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Pinky Anchoring

Discussion in 'Technique [BG]' started by Geezer Brown, Mar 8, 2013.


  1. Yeah
    I looked at some pictures of some of my favorite bassists (John Campbell, Rex Brown, Mike Inez, others) and noticed that they both anchor their pinky on the bridge of their basses. Now these two are some of the fastest, most precise, and articulate pick players in their genre (let's not debate who is the best bassist here, focus on technique) Any insight on this?
     
  2. jmattbassplaya

    jmattbassplaya Looking for a gig around East Islip, NY!

    Jan 13, 2008
    Long Island, NY.
    It's used so one can palm mute relatively easily. All you have to do is rock your hand a little more towards the strings and you got.
     
  3. Fergie Fulton

    Fergie Fulton

    Nov 22, 2008
    Braintree
    Retrovibe Artist rota
    Any time any part of the hand touches the bass the one thing we cannot see is the pressure used. We cannot see or hear pressure so it is a hard quantify how much is being used.....if any at all.

    In my techniques, especially pick use, it is there because of the design of the hand (the little finger is on the far right of my hand and so is the bridge) so the will meet at some point, but because i am holding a pick, most of my fingers are occupied with that task.
    If i play certain lines, then yes my little finger will take a little more pressure from the hand if the lines i have to play are a more precise (little muscles taking over from big muscles). When i use a pick up by the neck, again my little finger will get involved, but that us because in all my pick use i do not have any onther finger free to do it, and again the little fibger is on the far right of my hand which this time is next to the strings and body...so hand ergonomics makes it easy to use.

    In finger playing it may rest on the strings, but if i am playing up by the bridge it may look like i am resting on it, but there is no pressure...it is just an illusion of the technique.

    But again, it is about using the minimal pressure and the correct technique, applied by the best muscle groups to handle the task.
    The little finger was not designed for support, so if the big muscles on its line (upper back, shoulder, upper arm, forearm) push down to hard it will get damaged over time, add in any extra influence of the elbow and it could be serious instant damage you notice right away.

    Look at it this way, a tree has a big trunk and gets smaller the further it gets from the ground, the branches are bigger next to the trunk, but never bigger or as thick. As the branches get further from the trunk they to get smaller, again everything as it gets further from the ground/trunk gets smaller, and it does when it gets further from the trunk.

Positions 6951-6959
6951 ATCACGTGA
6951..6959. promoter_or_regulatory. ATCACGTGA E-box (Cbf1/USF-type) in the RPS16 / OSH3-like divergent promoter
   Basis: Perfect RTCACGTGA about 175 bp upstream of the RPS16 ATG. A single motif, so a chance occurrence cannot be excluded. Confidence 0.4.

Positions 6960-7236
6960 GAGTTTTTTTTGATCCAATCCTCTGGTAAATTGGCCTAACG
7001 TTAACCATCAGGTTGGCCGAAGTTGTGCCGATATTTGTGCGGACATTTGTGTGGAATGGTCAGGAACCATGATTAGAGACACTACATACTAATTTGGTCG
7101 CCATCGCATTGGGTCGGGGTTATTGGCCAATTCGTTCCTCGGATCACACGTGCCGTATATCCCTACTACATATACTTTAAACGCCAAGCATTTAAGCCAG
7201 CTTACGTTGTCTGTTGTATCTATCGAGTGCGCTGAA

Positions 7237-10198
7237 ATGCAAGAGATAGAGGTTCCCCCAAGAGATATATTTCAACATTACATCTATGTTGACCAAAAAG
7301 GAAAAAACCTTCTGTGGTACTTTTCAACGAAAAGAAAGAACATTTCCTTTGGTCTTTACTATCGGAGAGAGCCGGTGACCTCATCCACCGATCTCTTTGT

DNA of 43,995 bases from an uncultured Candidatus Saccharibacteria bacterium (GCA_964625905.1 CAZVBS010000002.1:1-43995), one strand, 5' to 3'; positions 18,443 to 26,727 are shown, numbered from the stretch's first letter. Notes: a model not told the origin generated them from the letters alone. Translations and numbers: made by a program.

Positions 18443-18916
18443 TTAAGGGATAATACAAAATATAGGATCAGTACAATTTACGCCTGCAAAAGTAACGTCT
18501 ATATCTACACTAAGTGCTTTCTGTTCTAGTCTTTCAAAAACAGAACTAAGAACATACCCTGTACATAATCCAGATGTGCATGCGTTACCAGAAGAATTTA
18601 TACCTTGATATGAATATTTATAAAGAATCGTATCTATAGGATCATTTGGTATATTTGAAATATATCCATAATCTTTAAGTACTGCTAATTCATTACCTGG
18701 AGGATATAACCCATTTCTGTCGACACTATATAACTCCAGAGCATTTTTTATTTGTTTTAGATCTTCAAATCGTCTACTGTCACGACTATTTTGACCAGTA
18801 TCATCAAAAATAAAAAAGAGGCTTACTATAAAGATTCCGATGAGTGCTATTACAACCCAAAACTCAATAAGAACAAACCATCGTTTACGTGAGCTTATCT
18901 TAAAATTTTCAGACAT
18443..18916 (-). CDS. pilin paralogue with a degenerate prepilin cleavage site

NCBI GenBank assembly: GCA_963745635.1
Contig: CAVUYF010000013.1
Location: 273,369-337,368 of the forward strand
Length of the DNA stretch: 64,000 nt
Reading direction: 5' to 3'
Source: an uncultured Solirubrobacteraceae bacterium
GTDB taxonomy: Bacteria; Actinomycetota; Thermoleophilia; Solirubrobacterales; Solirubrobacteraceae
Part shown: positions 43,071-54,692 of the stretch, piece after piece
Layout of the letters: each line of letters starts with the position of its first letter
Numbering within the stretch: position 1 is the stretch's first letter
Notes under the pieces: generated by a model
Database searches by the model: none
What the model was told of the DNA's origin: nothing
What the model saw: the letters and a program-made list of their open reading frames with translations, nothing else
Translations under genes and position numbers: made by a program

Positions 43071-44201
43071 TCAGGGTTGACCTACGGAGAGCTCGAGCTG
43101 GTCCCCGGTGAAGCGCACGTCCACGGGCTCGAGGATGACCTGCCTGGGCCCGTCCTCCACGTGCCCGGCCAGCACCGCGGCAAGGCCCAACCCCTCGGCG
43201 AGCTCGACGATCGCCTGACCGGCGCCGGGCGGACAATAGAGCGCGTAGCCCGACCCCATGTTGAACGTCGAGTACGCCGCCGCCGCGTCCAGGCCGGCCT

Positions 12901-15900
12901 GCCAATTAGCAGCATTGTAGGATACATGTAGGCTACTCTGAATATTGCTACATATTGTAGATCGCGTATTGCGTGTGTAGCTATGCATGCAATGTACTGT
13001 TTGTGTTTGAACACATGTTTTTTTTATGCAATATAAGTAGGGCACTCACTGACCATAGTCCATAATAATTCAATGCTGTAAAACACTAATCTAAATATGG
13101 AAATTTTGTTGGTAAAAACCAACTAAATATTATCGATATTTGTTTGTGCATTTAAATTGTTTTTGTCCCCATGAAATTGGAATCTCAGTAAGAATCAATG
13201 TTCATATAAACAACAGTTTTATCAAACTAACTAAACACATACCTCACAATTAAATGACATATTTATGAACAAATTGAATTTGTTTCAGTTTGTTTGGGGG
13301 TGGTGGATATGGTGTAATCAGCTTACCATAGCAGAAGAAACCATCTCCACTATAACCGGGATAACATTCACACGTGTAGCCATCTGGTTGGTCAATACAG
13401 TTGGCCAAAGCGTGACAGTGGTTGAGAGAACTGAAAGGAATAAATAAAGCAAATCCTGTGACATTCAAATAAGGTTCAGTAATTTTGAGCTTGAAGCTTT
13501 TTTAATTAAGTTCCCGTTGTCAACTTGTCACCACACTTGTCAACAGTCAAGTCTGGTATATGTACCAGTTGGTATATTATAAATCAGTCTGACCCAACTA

We are similar, our body has a central trunk and everything the comes from it gets smaller the further away it becomes from it....if not... the the weight of the the appendages would be weak at the point of attachment and snap just under the pressure theie own weight would create.
    We can relate weight to pressure, so to much pressure on the little finger (or any finger) will damage it.

    LIke i said, try and learn to use minimal forces and pressure on the bass, it feels funny doing it, but it can be learned.:cool:
     
  4. The pinkey is there for that, but more often it's used to choke off notes, or mute them similar to using the palm (except you're only using your fingertip). Using your pinky to quickly choke off a note can make you sound really, really tight. It can also be used in a handful of other ways to alter the tone and sound of your bass, depending on w
    The pinkey is there for that, but more often it's used to choke off notes, or mute them similar to using the palm (except you're only using your fingertip). Using your pinky to quickly choke off a note can make you sound really, really tight. It can also be used in a handful of other ways to alter the tone and sound of your bass, depending on where it's placed relative to or on the bridge, and how much pressure is used pushing down on the string.

    World class players like Claypool, Wooten, etc. have mastered all fingering and picking styles. They use all options for producing different sounds with their fingers, which includes using the pinkey finger as a mute or another tool for change the sounds produced by the bass.

    It's probably the same with the players that the OP posted, but I've never heard of them. Makes me feel old, but that's another issue...here it's placed relative to or on the bridge, and how much pressure is used pushing down on the string.

    World class players like Claypool, Wooten, etc. have mastered all fingering and picking styles. They use all options for producing different sounds with their fingers, which includes using the pinkey finger as a mute or another tool for change the sounds produced by the bass.

    I checked out some of the players that the OP posted. My guess is that they're also using the pinkey to basically judge where the bridge is and where they're picking so that they get specific tones out of their bass. Before today, I'd never heard of them. Makes me feel old, but that's another issue...
     

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